Chapter 2: Topical Index
After this he went down to Capernaum, he, and his mother, and his brethren, and his disciples: and they continued there not many days. And the Jews' passover was at hand, and Jesus went up to Jerusalem, And found in the temple those that sold oxen and sheep and doves, and the changers of money sitting: And when he had made a scourge of small cords, he drove them all out of the temple, and the sheep, and the oxen; and poured out the changers' money, and overthrew the tables. (John 2.12-15)
The temple incident in John is, chronologically, quite different from the synoptics. In John, the event takes place at the beginning of Jesus’ ministry, during the first of three recorded Passovers. In Matthew, Mark, and Luke, this incident takes place at the end of Christ’s ministry, during the only recorded Passover, and it triggers Jesus’ crucifixion—it’s the straw that breaks the Pharisaic back (Mark 11.15-18, Matthew 21.15, Luke 19.45-47). There are many possible explanations for this discrepancy; perhaps Jesus cleaned the temple out more than once; perhaps there are other explanations as well. I consider that the chronological difference is intentional—very early in John’s gospel, the author places a major, familiar event in a very different time-slot, signaling his clear intention to write a different kind of gospel.
The water-into-wine miracle anticipates the woman-at-the-well discourse, the two life-altering drinks overlapping in the blood of Christ. During Jesus’ discussion with the Samaritan woman, a bone of contention surfaces—the temple. Samaritans and Jews disagreed upon which temple was the true temple: the one in Jerusalem, or the one on Mount Gerizim. Jesus declares that the question will soon be a moot point (John 4.21-23).
The water-into-wine miracle is followed by this first Passover incident, where Jesus substitutes his own person for the Jewish temple (John 2.19-21); the Samaritan discourse in chapter four explicitly highlights the temple controversy, with its three-way debate: Jerusalem, Gerizim, or Jesus? Chapter five then goes on to make Jesus the “living waters” in Bethesda, which translates “House of Mercy or Pity.” The entire scene of chapter five puts Jesus at the center of the House of Mercy, from whence pours salvific waters; the imagery is parallel to the river in well-known New Jerusalem, where living waters gush forth from the throne of God, which vision is itself a derivative of the more-detailed vision of Ezekiel (Revelation 22.1; Ezekiel 47.1-9).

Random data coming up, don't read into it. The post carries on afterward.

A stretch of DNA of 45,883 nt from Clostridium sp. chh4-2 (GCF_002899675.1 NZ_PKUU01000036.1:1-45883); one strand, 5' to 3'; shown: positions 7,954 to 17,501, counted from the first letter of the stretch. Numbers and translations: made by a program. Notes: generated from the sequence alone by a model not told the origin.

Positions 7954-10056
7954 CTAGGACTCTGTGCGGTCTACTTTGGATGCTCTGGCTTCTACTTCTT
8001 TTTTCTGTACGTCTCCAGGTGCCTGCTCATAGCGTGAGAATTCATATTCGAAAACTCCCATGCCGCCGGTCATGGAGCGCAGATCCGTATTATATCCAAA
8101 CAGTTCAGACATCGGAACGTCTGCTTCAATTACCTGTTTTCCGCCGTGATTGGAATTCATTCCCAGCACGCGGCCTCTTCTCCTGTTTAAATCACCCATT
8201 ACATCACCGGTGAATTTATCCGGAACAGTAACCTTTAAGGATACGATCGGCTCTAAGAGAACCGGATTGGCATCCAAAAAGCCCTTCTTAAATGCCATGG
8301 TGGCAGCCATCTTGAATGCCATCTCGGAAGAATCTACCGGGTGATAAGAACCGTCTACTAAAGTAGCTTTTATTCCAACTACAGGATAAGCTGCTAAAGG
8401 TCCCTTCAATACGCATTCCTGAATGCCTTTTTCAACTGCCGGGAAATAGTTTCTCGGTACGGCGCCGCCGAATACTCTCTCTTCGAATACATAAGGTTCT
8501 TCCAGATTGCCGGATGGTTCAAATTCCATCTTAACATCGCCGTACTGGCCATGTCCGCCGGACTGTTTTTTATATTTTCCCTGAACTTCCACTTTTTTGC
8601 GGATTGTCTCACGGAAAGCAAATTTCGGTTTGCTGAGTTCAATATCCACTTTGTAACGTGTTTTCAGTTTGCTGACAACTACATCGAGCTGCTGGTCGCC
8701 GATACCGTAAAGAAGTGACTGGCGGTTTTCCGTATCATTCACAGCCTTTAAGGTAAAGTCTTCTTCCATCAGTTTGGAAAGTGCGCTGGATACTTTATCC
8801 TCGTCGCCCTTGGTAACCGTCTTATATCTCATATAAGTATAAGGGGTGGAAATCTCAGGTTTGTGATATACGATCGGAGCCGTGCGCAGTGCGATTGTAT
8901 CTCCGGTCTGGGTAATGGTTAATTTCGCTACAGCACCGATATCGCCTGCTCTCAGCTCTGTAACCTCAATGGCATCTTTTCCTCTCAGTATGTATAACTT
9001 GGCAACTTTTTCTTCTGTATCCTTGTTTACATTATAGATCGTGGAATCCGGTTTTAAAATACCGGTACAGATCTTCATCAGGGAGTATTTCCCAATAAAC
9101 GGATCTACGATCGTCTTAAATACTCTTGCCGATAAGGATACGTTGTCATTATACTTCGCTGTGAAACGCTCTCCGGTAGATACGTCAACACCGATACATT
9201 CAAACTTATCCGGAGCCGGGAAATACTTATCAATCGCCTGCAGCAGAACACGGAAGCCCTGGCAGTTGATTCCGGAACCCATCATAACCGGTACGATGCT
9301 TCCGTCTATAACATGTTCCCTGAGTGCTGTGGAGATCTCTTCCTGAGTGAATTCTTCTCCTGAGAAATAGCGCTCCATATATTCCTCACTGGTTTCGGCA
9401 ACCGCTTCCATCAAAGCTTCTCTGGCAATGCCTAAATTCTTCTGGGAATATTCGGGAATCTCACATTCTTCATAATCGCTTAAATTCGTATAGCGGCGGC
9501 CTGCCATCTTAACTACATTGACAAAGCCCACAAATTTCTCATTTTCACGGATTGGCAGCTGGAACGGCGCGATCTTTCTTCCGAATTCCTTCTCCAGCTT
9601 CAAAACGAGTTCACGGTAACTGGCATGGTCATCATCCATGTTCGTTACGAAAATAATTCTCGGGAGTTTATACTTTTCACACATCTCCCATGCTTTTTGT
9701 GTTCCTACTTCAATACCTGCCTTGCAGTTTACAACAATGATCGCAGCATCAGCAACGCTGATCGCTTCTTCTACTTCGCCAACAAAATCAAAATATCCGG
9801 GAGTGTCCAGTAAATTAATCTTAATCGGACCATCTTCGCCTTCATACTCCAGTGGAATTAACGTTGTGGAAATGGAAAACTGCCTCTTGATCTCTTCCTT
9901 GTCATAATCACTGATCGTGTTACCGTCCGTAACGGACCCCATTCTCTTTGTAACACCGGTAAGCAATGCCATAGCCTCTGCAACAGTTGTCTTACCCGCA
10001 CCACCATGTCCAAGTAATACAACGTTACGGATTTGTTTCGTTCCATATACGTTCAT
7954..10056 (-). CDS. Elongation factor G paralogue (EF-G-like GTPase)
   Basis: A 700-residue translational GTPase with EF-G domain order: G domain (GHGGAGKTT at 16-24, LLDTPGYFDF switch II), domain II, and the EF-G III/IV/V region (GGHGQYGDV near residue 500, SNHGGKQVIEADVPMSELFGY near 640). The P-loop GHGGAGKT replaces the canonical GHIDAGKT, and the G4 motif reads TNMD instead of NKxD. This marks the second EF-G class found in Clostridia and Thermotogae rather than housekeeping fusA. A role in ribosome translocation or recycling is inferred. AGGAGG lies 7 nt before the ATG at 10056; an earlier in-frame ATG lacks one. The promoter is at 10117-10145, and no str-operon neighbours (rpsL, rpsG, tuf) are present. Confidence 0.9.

John 2 puts water-into-wine back-to-back with Jesus as the temple, anticipating the more-detailed back-to-back examination of Jesus as living water and as the center of God’s house in John 4-5. While the chronological difference here, between John and the synoptics, signals a different type of literature, the discrepancy is not only a signal of John’s stylistic differences. It serves as a foreshadowing of the larger discussion of John 4-5, giving the answers to questions long before we encounter the actual debate. While some question exists in the mind of the Samaritan woman, and in the mind of those at Bethesda, we know the truth of the matter, having been exposed to the final conclusions much earlier in the gospel. John’s chronology is mixed and mashed—not unlike Revelation—in order to demand diligence from readers and listeners, to bring them to that sudden ah-ha! moment which opens the eyes of even skeptics and doubters, to “see” Jesus with new eyes; new Christians and veteran believers alike can come suddenly upon an unexpected truth in, in moments like these, which punctuate the broad landscape of John’s gospel.